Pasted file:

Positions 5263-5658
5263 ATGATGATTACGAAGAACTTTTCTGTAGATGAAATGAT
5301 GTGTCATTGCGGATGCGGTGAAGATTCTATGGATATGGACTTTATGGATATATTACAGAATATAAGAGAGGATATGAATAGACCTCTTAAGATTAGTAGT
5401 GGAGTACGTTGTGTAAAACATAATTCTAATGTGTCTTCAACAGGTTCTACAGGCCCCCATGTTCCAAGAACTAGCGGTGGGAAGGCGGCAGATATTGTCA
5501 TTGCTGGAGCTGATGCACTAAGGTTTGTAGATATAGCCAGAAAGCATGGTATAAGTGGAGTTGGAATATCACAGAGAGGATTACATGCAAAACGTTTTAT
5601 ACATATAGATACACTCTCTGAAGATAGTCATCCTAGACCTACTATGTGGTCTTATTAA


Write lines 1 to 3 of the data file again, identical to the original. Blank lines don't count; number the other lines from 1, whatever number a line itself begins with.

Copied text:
Positions 5263-5658
5263 ATGATGATTACGAAGAACTTTTCTGTAGATGAAATGAT
5301 GTGTCATTGCGGATGCGGTGAAGATTCTATGGATATGGACTTTATGGATATATTACAGAATATAAGAGAGGATATGAATAGACCTCTTAAGATTAGTAGT